Ingram's Flat Spot On: Chase dander up?

Flat Spot On by Jonathan Ingram CHASE DANDER UP IN CHARLOTTE Against a gray October sky, the grandstands looked a dreary blue (as in empty) too many places at the Lowe's Motor Speedway. But as the cool, breezy night wore on, the Chase heated...


Flat Spot On
by Jonathan Ingram


CHASE DANDER UP IN CHARLOTTE

Against a gray October sky, the grandstands looked a dreary blue (as in empty) too many places at the Lowe's Motor Speedway. But as the cool, breezy night wore on, the Chase heated up when the pesky Jeff Burton added friction and the orange light of his sponsor's colors to what is now a four-man Sprint Cup championship bid.

He did it the old-fashioned way by keeping his powder dry much of the first 400 miles and using pit stops to gain track position. Once in front, the Charlotte track's odds-on favorite, Jimmie Johnson, was shepherded through the corners by old master Burton. It seems Burton forced the two-time defending champion into lines that were too hard to handle, eventually wearing out the champ's fresh tires so badly he faded to sixth.

"I was dead sideways in Turns One and Turn Four," said Johnson, who declared himself to be, um, hacked off after losing the scuffle for the lead to Burton with the race on the line. And how often do you see good ol' Jimmie's dander really up?

Good clean racing fun on a track not exactly well known for side-by-side racing.

Alas, there's also that pesky issue of track attendance -- as well as fans pouring out with over 100 laps to go, who were destined to miss the fine duel between Burton and Johnson.

It is a tribute to the throw weight of NASCAR's premier series that checking its pulse is a corporate marketing department staple as well as an on-line science among bloggers and race goers.

Maybe it was the breezy weather. It certainly was not the racing or reduced ticket prices. It was more likely the crashing economy that resulted in a relatively "thin" crowd of a mere 140,000 or so on a Saturday night.

Perhaps, too, there was the Humpy Effect, given that longtime impressario and ticket huckster H.A. "Humpy" Wheeler was missing in action for the first time in three decades. The replacement for the retired Wheeler, who happens to be the son of track owner Bruton Smith, was at least shrewd enough to keep a low profile during the weekend to avoid any comparisons.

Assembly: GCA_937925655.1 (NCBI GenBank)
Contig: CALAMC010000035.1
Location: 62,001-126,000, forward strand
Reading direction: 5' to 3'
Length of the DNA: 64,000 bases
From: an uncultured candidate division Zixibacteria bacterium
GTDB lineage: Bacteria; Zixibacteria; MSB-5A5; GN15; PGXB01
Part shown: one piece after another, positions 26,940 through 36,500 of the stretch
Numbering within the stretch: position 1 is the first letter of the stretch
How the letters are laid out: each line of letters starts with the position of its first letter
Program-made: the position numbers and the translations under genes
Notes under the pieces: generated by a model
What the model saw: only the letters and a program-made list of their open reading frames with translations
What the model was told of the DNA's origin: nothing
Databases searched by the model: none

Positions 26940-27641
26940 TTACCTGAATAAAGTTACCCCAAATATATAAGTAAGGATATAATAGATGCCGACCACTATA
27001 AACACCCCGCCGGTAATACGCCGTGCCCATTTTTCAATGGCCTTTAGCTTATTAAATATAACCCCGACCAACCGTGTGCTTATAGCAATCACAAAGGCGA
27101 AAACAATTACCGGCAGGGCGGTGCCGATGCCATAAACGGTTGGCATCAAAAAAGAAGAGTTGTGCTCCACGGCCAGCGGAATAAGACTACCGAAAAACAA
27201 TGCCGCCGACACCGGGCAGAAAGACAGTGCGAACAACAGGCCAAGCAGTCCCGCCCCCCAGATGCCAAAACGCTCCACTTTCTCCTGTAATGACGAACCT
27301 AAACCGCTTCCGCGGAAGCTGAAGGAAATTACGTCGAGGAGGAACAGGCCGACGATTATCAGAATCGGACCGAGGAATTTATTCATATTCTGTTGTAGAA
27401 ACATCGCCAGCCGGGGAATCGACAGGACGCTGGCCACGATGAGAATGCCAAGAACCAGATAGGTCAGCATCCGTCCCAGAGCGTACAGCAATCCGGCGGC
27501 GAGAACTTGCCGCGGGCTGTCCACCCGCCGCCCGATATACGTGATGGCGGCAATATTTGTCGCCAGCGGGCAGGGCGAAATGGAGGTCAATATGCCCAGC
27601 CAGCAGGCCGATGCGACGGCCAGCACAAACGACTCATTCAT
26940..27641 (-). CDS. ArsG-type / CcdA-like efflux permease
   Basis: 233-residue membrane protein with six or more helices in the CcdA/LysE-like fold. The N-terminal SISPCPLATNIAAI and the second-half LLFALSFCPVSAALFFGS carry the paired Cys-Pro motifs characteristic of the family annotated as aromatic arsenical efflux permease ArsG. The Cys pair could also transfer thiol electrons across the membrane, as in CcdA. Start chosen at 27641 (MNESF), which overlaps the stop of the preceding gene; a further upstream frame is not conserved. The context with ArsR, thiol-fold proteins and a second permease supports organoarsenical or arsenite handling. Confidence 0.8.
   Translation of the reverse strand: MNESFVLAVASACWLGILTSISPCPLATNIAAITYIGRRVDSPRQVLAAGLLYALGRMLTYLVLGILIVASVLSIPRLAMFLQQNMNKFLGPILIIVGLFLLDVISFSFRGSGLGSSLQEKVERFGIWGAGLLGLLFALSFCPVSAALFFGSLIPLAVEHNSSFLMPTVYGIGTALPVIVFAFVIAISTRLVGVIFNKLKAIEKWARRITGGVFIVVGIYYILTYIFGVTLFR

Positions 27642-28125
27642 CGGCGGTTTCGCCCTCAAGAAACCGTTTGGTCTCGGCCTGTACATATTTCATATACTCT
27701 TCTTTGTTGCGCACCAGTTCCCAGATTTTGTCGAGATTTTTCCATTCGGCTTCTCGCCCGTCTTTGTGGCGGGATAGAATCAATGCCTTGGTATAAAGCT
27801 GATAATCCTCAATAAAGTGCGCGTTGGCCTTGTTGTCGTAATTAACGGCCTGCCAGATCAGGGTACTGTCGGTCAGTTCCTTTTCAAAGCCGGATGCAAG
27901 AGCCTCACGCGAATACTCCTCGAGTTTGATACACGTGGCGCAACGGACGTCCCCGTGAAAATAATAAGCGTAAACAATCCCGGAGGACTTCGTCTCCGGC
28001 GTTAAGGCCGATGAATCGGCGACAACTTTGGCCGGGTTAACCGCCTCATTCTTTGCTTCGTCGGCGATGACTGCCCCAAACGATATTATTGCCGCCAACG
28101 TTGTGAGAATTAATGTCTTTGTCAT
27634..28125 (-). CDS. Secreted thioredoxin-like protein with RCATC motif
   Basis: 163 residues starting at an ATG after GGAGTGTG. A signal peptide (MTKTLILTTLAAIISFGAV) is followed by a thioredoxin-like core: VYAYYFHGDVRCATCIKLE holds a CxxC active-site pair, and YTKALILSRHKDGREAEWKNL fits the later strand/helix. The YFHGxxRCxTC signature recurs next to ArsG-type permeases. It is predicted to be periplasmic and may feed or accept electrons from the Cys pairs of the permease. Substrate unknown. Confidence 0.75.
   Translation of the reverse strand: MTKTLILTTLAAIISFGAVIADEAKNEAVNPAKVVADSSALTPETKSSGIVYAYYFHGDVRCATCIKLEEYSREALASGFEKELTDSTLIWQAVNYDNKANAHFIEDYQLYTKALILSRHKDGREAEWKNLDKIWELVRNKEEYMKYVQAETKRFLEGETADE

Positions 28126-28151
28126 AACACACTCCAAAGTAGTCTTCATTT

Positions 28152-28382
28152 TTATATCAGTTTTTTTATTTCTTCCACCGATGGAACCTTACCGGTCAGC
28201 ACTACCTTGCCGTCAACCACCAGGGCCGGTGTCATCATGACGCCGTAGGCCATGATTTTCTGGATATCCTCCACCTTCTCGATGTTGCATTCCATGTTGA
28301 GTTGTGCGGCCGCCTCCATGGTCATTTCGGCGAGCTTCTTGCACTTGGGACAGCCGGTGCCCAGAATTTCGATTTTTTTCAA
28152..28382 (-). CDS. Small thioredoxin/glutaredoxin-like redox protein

But the problems began long before Wheeler split with track owner Smith. Back when NASCAR did its first multi-billion dollar blockbuster TV deal in 2001, there was a little-known clause that eliminated the blackouts which tracks had previously negotiated. Some of those blackouts extended for 300 miles in any direction from the track. In places like Charlotte, you had to wait until the race was over to see it on TV.

Given that the tracks get 65 percent of the TV billions (25 percent goes to the purse and 10 percent to NASCAR), what's to worry? Ticket sales, souvenir and concession revenue, parking etc. became additions to the profit margin instead of the fundamental means to stay in business.

Absent the TV blackout, some overbuilt tracks were immediately affected by the ease and low expense of staying home to watch. That included Charlotte and Atlanta, in particular, where aging fan bases made them especially vulnerable to regular fans who decided to stay home to avoid the hassle and expense.

There seems to be an Earnhardt effect at work, as well. In the aftermath of Earnhardt Sr.'s fatal crash at Daytona, a sport already big enough to command a blockbuster TV deal caught the inevitable draft of grief among regular fans and heightened interest among the uninitiated. So ticket sales may have leveled off, but TV ratings kept climbing.

These days, it's working the other way. Now packed to the gills with advertising, TV's ratings have dropped as those who stay home lose touch with a sport that no longer belongs to American car companies or guys like Earnhardt Sr. Some of those who never knew the man have trouble figuring out what the ruckus was about now that the celebrity mourning period has faded. The absence of blackouts and the absence of the man in black are like a one-two punch on both ticket sales and TV numbers.

Change is inevitable and NASCAR's fan base remains relatively young, populous and vibrant. But I don't put much stock in the idea that younger fans' viewing habits are so different these days as an explanation for the reduced TV numbers, which are still better than all but the NFL.

The proposal that fans are watching but can't be counted sounds more like a convenient spin. It's based on hopes that a future wi-fi market for portable, hand-held devices or lap tops will take up the current slack. Or, that everybody is Tevo-ing live sports events like an action drama that somehow gets better with age.

If you've seen guys like Burton and Johnson side-by-side at 160 mph on the edge of control at the track, small screens do not do this sort of gladiatorial splendor much justice. If you care about such duels, you'll be sorry you missed one in real time.

So what about those who actually came and then left the race early, one admittedly that had a lot of cautions on a chilly Saturday night? Call me crazy, but when local hero Dale Earnhardt Jr. drops out with a blown tire that blows all chances of victory, there are bew-coo fans in these parts who head straight for the exits.

Jonathan Ingram can be reached at jonathan@jingrambooks.com.

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About this article
Series General , NASCAR Sprint Cup
Drivers Dale Earnhardt Jr. , Jeff Burton , Jimmie Johnson